Adelaide is not a smart or hip city, even though it desperately wants to be, given the emergence of the National Broadband Network. The high speed fibre broadband technology would allow a rustbelt Adelaide to reinvent itself as a hub for high tech and advanced manufacturing. The City of Chattanooga in the US is a model of what could be.
Adelaide struggles to reshape its old doughnut structure, to embrace experimental urban design, become more people friendly or even make itself more sustainable. But it just doesn’t have the vibe. Melbourne has it. Adelaide has the appearance of a backwater.Despite its extensive free Wi-Fi coverage and being home to three public universities, Adelaide is stuck in a stasis between what it once was—a rustbelt city— and what it could be—-a smart European style city. There is a desire to have cosmopolitan lifestyle with an inner city full of young creative professionals and a white-hot arts/design scene; but it cannot deliver.
The rustbelt is manifest in the region of the northern suburbs of Adelaide.I t is similar to the postwar industrial cities like Newcastle, Wollongong, Geelong and Whyalla and the traditional industrial parts of our cities such as within the central and south-western sub-regions of Sydney, the central-west and northern suburbs of Melbourne.These areas have the highest concentrations of workers displaced by job loss in australia’s manufacturing industry; and while unemployment rates have improved in these areas over the last decade, higher than average numbers of disability support pension recipients and lower than average employment ratios across all age groups, male and female. Compounding the problem of the old industrial regions has been the migration of welfare dependent families into these regions, chiefly in search of cheap housing.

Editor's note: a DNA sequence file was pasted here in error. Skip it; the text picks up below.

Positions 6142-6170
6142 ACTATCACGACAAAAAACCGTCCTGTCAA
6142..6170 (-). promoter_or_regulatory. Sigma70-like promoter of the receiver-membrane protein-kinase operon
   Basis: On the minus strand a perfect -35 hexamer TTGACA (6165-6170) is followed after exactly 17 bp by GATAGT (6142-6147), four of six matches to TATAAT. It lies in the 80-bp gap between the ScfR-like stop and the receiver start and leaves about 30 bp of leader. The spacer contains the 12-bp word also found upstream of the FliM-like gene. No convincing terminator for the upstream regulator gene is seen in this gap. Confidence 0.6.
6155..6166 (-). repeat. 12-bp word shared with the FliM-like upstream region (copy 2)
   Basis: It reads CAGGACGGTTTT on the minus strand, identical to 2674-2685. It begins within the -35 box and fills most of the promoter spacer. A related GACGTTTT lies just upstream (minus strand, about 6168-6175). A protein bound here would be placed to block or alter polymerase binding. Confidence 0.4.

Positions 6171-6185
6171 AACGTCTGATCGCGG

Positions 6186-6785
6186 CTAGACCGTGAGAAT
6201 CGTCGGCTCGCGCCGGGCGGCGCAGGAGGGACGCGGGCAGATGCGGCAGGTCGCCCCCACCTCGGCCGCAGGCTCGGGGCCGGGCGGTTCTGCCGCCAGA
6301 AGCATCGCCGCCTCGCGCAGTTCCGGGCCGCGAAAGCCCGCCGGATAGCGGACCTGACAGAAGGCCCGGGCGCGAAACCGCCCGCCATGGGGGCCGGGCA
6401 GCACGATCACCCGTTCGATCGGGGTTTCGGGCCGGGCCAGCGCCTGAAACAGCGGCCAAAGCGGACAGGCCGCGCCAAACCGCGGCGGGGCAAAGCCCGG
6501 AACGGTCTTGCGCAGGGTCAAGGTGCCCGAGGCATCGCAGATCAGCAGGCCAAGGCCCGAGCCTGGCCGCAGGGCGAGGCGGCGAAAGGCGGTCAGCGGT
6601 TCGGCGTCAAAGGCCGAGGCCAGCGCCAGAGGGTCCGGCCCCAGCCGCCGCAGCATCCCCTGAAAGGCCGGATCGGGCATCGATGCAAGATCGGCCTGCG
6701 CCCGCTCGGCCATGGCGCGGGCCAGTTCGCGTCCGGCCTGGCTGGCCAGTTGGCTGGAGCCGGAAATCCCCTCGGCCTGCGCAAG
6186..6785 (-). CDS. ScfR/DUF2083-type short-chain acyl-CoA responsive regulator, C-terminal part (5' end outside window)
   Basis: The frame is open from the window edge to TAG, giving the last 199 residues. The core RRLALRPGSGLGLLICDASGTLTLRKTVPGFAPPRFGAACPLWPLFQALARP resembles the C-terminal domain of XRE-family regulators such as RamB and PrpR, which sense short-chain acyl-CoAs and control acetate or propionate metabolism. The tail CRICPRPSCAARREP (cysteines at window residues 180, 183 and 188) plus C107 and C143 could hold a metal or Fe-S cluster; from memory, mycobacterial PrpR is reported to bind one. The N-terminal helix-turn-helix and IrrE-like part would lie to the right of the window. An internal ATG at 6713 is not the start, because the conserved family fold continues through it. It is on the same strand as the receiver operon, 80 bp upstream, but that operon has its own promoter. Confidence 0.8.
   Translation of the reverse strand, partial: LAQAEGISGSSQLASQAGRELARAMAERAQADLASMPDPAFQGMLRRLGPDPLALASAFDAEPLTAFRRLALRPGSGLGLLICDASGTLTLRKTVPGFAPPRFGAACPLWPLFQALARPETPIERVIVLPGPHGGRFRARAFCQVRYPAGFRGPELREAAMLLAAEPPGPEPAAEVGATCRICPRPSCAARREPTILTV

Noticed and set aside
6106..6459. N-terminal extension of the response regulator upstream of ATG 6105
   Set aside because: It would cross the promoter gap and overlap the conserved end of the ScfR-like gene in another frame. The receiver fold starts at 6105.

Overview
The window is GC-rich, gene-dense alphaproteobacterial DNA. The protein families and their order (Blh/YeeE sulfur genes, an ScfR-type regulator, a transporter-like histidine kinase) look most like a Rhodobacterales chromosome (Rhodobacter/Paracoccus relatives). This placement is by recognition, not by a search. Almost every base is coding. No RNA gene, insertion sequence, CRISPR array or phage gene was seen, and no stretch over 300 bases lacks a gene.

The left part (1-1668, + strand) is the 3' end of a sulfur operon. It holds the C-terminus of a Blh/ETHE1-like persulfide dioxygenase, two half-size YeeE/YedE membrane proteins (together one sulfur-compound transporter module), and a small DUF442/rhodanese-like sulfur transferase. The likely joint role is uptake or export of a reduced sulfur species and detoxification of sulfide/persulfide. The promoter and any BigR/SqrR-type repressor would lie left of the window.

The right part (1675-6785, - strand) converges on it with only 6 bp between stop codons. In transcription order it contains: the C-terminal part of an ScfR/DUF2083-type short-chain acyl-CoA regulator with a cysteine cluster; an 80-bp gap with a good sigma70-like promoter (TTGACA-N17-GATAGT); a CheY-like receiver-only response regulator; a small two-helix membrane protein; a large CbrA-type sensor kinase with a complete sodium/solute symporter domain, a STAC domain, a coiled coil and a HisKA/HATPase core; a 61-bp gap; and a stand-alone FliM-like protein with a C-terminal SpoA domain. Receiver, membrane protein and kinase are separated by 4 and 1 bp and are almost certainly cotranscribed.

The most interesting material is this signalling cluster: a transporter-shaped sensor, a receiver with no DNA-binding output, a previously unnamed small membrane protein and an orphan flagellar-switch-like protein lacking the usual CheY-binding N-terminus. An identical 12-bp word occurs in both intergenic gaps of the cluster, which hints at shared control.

Adelaide talks about the revitalization of the doughnut centre a lot with its extensive thinkers-in-residence programme. These experts come up with lots of wonderful and interesting ideas to make Adelaide a more exciting and vibrant place, and these place-based ideas are then widely discussed through various community forums. Nothing happens. Another thinker-in-residence arrives, studies the place, comes up with more great ideas, and then shares them in public forums. Nothing much happens after the talking.The cycle repeats itself.
An optimistic interpretation of the stasis is that it feels like two steps forward, one and half steps backwards. All the energy and money appears to go into subsidizing Rundle Mall—the departmental shopping precinct. This emphasis on commercial boosterism results in a “with us or against us” mentality; a knee jerk defensiveness in which the critics of boosterism are dismissed as anti-development and the critics outside the state (eg., in Melbourne) are deemed to be misinformed and pushing an agenda.
So we have a rigid defensiveness of the status quo. Stasis.